Edited by Rotor herself, the Penguin Orange Collection features 12 American classics of diverse classifications, from fiction to nonfiction, from fantasy to memoir: “The Broom of the System” by David Foster Wallace, “The Call of Cthulhu and Other Weird Stories” by H.P. Lovecraft, “Ceremony” by Leslie Marmon Silko, “The Crucible” by Arthur Miller, “East of Eden” by John Steinbeck, “The Joy Luck Club” by Amy Tan, “On the Road” by Jack Kerouac, “One Flew Over the Cuckoo’s Nest” by Ken Kesey, “The Snow Leopard” by Peter Matthiessen, “Twelve Years a Slave” by Solomon Northup, “We Have Always Lived in the Castle” by Shirley Jackson, and “White Noise” by Don DeLillo. They are reissued in celebration of the 70th anniversary of Penguin Classics, representative as they are of the broad scope of the imprint’s catalog.

Penguin 2.jpg “A book cover,” says Elda Rotor, vice president and publisher of Penguin Classics, “is a key with which we open a world of storytelling crafted by the author, by the artist, and by ourselves, one page at a time, cover to cover.”  

In addition to its eye-catching cover illustrations on the classic orange and white tri-band, the Penguin Orange Collection features French flaps and high-quality paper on a par with Penguin Classics’ widely acclaimed deluxe editions. This is all in keeping with the ideas, shared by Rotor in an interview with CNN Philippines Life published in June, that “there’s something about the physical beauty of a book, finely executed inside and out, that readers find deeply satisfying,” and that especially in this day and age of e-books and iPhones, “there is nothing that compares to a quality edition of a great work of literature.”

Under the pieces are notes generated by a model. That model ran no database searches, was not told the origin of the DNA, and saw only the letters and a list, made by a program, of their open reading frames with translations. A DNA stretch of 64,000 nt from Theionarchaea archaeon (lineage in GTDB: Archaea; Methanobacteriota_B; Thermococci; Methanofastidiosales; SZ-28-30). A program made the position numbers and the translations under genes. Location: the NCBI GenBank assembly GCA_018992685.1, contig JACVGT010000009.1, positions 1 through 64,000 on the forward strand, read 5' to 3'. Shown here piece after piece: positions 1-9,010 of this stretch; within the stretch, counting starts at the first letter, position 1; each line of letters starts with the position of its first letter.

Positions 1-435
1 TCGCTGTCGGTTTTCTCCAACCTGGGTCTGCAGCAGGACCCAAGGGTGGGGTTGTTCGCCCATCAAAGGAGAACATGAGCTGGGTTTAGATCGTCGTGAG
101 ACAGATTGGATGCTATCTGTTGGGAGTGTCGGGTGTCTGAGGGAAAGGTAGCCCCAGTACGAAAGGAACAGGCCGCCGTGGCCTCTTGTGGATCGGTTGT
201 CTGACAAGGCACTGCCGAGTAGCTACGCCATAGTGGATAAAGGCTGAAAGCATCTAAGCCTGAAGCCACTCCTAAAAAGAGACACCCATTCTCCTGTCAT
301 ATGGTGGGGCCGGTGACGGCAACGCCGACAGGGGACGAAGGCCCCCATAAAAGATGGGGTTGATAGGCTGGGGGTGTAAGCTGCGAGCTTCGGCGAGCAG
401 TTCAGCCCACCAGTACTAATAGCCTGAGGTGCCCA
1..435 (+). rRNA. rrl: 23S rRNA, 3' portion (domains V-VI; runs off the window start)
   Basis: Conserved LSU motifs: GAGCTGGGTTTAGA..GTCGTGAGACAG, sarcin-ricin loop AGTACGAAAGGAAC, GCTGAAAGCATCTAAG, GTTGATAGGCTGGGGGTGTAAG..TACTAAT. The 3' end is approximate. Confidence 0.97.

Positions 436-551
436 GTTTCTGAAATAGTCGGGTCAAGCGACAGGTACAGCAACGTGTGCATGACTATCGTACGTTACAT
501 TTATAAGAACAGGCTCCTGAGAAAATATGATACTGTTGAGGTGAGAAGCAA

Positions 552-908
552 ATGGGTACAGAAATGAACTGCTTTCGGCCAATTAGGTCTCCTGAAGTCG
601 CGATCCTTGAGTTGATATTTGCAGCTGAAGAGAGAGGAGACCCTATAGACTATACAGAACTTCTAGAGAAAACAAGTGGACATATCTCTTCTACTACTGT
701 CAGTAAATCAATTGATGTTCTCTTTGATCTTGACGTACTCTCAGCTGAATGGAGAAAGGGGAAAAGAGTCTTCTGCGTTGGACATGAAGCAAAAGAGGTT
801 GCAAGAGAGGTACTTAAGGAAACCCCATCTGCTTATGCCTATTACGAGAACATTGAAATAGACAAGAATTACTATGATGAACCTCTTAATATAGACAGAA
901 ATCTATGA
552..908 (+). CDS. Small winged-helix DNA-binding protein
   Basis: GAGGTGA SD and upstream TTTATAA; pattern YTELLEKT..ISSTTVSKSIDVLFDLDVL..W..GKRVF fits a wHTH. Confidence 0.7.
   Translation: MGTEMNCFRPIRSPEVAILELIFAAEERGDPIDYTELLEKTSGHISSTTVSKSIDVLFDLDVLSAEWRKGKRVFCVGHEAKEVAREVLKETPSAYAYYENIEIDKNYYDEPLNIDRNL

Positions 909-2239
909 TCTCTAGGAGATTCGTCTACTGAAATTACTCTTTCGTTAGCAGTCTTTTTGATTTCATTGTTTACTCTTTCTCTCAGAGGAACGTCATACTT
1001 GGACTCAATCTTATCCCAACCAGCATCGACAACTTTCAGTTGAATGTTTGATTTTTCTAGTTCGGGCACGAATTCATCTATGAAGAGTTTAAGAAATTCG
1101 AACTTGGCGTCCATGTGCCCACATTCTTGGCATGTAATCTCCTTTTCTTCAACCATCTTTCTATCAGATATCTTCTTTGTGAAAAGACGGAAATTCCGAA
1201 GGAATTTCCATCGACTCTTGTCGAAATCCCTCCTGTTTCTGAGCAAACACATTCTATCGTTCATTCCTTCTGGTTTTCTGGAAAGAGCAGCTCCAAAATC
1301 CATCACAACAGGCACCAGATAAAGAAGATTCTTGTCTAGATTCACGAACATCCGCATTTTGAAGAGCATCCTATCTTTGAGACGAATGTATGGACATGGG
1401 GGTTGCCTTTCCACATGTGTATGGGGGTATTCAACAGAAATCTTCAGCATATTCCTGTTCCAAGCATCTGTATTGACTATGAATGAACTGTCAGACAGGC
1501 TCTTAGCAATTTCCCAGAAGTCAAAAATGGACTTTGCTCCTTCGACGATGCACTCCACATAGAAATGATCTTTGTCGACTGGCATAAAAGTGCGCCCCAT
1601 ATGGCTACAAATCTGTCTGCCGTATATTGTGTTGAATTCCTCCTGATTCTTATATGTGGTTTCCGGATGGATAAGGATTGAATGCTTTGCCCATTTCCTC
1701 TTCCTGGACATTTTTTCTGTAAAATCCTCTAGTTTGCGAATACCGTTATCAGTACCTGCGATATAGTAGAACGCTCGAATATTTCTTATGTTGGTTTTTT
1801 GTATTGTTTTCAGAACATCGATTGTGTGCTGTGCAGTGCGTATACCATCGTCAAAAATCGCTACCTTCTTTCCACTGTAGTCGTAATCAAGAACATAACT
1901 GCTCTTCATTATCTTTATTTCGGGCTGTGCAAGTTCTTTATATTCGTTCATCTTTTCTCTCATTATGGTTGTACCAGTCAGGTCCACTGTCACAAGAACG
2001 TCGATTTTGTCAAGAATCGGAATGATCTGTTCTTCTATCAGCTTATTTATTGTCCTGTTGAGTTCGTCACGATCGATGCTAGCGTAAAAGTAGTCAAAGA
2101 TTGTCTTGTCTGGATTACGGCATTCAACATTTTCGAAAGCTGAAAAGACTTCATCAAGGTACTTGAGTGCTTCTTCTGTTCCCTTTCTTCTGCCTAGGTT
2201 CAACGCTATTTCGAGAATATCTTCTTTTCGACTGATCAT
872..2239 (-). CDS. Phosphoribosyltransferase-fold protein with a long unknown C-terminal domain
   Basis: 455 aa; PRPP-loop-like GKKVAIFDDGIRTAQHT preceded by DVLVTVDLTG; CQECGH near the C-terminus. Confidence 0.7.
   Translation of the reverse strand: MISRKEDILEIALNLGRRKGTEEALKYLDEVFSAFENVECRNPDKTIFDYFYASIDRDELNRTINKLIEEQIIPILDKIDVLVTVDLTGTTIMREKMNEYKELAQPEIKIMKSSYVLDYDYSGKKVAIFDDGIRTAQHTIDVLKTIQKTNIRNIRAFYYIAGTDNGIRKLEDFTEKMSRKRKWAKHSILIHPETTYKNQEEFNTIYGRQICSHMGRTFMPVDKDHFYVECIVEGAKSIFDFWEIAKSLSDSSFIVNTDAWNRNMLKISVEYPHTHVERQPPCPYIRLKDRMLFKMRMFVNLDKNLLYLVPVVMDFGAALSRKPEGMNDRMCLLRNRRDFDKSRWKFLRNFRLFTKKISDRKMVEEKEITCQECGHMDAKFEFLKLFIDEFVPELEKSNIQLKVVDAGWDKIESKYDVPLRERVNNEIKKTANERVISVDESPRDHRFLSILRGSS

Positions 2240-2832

Unless otherwise stated, the quotes included in this article are taken from “Classic Penguin: Cover to Cover,” a book published in July about the various cover designs produced by Penguin Classics, edited by Paul Buckley and with a preface by Elda Rotor. “Classic Penguin: Cover to Cover” and the Penguin Orange Collection are available in Fully Booked, National Book Store, and Powerbooks.